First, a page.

Astrobiological considerations for the selection of the geological filters on the ExoMars PanCam instrument
Cousins, Claire R. and Griffiths, Andrew D. and Crawford, Ian and Prosser, B.J. and Storrie-Lombardi, M.C. and Davis, L.E. and Gunn, M. and Coates, Andrew J. and Jones, A.P. and Ward, J.M. (2010) Astrobiological considerations for the selection of the geological filters on the ExoMars PanCam instrument. Astrobiology 10 (9), pp. 933-951. ISSN 1531-1074.
The Panoramic Camera (PanCam) instrument will provide visible–near IR multispectral imaging of the ExoMars rover's surroundings to identify regions of interest within the nearby terrain. This multispectral capability is dependant upon the 12 preselected “geological” filters that are integrated into two wide-angle cameras. First devised by the Imager for Mars Pathfinder team to detect iron oxides, this baseline filter set has remained largely unchanged for subsequent missions (Mars Exploration Rovers, Beagle 2, Phoenix) despite the advancing knowledge of the mineralogical diversity on Mars. Therefore, the geological filters for the ExoMars PanCam will be redesigned to accommodate the astrobiology focus of ExoMars, where hydrated mineral terrains (evidence of past liquid water) will be priority targets. Here, we conduct an initial investigation into new filter wavelengths for the ExoMars PanCam and present results from tests performed on Mars analog rocks. Two new filter sets were devised: one with filters spaced every 50 nm (“F1-12”) and another that utilizes a novel filter selection method based upon hydrated mineral reflectance spectra (“F2-12”). These new filter sets, along with the Beagle 2 filter set (currently the baseline for the ExoMars PanCam), were tested on their ability to identify hydrated minerals and biosignatures present in Mars analog rocks. The filter sets, with varying degrees of ability, detected the spectral features of minerals jarosite, opaline silica, alunite, nontronite, and siderite present in these rock samples. None of the filter sets, however, were able to detect fossilized biomat structures and small (<2 mm) mineralogical heterogeneities present in silica sinters. Both new filter sets outperformed the Beagle 2 filters, with F2-12 detecting the most spectral features produced by hydrated minerals and providing the best discrimination between samples. Future work involving more extensive testing on Mars analog samples that exhibit a wider range of mineralogies would be the next step in carefully evaluating the new filter sets.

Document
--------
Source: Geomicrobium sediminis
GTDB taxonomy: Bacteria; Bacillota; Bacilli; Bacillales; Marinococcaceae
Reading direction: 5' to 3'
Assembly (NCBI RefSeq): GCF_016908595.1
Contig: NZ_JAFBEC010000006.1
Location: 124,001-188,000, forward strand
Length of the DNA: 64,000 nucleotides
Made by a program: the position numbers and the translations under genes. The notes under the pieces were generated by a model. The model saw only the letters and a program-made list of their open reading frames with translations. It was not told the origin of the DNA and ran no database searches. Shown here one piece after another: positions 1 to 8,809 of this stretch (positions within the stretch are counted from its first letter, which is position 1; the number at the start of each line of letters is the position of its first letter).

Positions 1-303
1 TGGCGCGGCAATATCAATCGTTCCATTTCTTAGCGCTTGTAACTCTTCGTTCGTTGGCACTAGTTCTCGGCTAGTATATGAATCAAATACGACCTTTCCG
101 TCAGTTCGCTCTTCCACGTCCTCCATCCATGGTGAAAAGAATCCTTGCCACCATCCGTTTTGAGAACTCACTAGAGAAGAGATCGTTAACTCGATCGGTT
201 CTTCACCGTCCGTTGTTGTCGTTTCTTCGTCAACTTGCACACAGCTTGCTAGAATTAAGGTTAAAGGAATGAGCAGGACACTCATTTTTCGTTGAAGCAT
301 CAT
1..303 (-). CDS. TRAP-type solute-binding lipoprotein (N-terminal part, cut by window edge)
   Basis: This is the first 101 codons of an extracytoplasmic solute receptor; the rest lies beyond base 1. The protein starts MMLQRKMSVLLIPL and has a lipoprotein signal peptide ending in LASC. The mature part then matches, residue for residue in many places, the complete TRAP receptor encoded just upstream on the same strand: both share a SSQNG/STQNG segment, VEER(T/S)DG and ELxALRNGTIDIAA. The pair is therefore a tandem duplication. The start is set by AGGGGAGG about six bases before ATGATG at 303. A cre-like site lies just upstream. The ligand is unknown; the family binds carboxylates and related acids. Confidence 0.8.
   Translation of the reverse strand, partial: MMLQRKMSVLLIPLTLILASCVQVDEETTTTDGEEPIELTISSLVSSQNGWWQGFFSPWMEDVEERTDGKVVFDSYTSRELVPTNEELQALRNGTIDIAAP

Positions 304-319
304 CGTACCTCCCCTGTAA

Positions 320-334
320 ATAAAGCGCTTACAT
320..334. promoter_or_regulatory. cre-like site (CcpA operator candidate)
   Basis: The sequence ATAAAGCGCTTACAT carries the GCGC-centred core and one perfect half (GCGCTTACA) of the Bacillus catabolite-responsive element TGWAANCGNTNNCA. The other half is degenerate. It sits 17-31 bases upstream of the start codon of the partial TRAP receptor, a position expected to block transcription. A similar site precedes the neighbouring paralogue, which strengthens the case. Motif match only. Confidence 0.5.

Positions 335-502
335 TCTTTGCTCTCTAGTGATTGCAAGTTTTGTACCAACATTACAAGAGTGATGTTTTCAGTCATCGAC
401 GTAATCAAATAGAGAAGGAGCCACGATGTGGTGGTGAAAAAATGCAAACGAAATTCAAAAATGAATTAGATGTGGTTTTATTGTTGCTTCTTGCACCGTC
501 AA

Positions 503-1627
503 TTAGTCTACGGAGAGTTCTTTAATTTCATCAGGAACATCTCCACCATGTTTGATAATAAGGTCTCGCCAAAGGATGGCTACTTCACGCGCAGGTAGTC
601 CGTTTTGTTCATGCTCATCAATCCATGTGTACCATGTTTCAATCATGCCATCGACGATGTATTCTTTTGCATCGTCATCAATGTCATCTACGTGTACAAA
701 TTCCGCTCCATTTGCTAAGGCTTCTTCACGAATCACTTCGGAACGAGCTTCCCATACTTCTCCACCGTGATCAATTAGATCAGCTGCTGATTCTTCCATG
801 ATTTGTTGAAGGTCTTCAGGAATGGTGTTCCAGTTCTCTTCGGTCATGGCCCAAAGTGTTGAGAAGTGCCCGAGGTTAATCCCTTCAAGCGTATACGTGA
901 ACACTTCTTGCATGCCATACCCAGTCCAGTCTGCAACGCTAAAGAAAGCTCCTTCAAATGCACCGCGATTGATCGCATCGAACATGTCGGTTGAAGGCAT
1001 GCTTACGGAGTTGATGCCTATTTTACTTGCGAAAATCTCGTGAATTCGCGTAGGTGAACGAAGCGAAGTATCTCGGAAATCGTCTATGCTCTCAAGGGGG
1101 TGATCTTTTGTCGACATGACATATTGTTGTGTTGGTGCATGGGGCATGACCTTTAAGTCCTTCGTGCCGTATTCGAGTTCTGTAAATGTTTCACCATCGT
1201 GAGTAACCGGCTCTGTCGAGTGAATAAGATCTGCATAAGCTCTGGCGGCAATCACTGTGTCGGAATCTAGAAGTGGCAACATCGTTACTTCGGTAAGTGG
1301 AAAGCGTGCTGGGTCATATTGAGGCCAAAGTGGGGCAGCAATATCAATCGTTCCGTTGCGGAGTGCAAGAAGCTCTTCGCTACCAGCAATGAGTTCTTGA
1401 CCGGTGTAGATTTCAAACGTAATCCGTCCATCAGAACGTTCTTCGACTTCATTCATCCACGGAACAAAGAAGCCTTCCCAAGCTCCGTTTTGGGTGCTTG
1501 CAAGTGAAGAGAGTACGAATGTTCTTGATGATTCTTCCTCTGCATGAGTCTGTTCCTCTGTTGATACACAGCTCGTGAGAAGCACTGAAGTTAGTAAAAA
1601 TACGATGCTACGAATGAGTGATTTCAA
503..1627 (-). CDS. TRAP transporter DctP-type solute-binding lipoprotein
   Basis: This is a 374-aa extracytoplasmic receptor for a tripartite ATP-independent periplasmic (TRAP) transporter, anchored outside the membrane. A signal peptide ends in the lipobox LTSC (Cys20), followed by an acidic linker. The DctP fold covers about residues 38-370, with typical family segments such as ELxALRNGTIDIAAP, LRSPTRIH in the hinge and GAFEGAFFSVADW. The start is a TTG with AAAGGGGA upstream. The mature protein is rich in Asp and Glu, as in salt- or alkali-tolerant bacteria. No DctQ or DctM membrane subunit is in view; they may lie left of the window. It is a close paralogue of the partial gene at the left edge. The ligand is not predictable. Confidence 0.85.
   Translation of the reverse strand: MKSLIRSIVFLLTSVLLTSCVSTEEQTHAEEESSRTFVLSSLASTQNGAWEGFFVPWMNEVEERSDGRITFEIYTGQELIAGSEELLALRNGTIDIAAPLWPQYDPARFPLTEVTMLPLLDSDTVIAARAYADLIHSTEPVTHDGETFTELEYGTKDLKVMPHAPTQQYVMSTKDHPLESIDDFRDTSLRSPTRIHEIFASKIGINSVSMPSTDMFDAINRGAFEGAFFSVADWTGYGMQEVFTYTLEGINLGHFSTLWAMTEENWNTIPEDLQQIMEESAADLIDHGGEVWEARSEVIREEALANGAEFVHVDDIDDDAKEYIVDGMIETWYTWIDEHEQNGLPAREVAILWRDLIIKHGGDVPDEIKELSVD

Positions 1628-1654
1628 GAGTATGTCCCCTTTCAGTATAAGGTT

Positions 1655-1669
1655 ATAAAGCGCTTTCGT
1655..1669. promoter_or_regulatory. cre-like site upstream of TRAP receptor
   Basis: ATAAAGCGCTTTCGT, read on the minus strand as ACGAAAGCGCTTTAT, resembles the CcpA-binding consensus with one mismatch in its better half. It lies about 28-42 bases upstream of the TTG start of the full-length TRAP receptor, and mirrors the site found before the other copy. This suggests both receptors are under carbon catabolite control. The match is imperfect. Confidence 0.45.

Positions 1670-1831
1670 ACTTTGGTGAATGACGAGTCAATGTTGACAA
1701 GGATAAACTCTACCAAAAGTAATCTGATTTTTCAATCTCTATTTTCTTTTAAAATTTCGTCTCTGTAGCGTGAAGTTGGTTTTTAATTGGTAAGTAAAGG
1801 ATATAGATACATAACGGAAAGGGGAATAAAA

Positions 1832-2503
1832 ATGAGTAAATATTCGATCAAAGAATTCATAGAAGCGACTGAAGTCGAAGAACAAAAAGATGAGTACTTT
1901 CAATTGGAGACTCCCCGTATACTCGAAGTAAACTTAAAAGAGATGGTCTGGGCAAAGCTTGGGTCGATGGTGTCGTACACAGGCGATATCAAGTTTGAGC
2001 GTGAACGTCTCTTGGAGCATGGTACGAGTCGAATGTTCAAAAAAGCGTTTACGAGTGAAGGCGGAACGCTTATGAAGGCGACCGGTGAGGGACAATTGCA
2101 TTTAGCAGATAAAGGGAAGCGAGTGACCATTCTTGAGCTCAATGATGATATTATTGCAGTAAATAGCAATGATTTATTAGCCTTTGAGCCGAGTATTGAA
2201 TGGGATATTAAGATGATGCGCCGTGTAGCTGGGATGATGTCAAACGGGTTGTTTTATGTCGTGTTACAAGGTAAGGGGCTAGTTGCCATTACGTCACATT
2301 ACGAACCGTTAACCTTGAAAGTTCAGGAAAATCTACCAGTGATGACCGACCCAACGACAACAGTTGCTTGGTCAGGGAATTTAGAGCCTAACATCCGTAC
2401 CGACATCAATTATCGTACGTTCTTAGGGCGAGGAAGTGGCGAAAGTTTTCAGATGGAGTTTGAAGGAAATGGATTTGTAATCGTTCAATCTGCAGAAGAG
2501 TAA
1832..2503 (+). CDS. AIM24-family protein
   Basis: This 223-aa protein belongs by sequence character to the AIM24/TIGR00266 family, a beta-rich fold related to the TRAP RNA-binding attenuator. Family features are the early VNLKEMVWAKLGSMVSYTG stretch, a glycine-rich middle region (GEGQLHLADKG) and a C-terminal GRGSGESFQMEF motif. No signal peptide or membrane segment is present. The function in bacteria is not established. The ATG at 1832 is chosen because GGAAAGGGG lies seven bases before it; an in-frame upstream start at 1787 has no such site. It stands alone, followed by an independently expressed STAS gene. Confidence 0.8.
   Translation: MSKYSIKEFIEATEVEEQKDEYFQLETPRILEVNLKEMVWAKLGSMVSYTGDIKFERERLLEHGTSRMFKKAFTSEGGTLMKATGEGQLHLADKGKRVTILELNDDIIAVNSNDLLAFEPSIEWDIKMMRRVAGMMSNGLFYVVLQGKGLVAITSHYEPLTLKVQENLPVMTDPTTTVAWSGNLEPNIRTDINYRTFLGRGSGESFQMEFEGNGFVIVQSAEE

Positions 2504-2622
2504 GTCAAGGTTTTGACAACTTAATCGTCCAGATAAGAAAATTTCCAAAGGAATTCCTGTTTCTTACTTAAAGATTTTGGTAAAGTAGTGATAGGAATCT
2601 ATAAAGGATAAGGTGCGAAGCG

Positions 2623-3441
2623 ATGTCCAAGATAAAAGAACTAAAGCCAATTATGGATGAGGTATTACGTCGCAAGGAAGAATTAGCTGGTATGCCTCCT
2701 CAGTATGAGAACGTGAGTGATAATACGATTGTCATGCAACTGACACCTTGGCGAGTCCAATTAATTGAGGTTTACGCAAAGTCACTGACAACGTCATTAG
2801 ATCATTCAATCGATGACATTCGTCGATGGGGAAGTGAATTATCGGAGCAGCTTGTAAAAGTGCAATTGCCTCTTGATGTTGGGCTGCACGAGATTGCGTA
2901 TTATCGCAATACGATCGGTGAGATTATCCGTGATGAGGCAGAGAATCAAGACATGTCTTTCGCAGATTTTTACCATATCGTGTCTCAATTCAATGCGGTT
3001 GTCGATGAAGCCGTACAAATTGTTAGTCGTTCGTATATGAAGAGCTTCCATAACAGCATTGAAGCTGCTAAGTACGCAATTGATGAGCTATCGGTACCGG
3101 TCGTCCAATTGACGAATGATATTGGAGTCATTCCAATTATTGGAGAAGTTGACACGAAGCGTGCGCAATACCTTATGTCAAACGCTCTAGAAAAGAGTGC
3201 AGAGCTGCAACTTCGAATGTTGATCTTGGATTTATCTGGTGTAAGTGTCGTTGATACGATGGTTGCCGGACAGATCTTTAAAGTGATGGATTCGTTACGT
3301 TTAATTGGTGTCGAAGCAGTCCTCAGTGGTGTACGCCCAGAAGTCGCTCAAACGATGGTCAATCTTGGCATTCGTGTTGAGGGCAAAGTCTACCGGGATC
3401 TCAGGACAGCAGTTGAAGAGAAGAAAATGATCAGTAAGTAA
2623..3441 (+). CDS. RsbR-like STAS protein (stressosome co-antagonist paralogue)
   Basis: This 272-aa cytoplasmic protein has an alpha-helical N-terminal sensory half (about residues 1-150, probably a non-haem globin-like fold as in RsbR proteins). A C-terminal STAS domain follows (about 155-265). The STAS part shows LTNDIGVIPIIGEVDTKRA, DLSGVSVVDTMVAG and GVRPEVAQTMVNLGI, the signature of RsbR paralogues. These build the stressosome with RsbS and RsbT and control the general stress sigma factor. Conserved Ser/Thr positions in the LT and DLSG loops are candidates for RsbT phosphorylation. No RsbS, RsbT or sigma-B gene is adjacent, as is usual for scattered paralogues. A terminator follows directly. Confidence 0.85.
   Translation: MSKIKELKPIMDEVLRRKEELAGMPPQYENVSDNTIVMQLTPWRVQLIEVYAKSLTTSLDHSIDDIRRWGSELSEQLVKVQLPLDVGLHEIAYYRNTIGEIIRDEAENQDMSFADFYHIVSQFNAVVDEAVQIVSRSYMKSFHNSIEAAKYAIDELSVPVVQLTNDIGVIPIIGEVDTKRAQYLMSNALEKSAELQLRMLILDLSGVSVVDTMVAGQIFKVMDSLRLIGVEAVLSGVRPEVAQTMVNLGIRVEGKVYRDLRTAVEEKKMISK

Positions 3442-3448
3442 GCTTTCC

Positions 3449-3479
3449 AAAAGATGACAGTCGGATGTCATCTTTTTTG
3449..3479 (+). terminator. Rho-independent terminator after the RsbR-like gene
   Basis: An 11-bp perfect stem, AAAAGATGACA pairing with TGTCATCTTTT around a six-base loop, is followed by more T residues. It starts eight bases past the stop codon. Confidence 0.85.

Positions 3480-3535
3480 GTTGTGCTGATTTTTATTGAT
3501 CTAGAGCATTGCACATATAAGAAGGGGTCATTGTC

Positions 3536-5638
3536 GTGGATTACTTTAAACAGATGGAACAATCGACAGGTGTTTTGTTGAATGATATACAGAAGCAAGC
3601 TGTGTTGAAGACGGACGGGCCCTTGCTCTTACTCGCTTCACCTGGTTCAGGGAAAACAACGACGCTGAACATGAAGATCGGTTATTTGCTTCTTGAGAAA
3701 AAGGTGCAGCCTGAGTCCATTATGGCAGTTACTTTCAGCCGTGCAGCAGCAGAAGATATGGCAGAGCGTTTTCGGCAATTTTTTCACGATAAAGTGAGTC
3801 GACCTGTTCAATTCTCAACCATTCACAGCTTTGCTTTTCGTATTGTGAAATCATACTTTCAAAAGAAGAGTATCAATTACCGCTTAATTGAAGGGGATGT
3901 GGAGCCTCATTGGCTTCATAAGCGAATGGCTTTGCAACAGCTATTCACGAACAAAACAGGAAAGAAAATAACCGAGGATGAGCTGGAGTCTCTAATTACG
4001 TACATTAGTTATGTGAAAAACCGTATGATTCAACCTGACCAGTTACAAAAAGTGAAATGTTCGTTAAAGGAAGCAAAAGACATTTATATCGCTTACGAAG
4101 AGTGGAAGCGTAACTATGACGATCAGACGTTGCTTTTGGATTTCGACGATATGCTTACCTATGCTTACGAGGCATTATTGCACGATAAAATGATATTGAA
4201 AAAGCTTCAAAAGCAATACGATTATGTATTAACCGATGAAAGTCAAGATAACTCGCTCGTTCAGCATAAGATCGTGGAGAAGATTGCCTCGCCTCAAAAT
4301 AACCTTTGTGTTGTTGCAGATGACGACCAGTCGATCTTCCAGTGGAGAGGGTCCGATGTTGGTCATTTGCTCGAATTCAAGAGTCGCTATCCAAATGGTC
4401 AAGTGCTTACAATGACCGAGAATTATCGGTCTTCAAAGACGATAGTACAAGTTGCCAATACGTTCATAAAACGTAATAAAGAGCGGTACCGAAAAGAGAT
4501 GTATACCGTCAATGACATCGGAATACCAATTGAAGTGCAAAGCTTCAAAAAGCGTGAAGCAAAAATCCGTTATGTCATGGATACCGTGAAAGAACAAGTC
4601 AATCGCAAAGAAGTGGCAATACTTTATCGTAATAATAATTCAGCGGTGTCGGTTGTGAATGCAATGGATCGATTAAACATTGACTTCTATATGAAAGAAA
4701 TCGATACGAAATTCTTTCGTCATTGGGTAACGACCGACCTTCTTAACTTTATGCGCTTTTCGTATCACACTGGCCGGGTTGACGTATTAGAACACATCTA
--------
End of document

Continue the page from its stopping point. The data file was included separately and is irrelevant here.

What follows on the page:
|Keyword(s) / Subject(s):||Analogue, biosignatures, Mars, reflectance spectroscopy, remote sensing|
|School:||Birkbeck Schools and Departments > School of Science > Earth and Planetary Sciences|
|Date Deposited:||22 Feb 2011 08:48|
|Last Modified:||08 Jun 2016 09:38|
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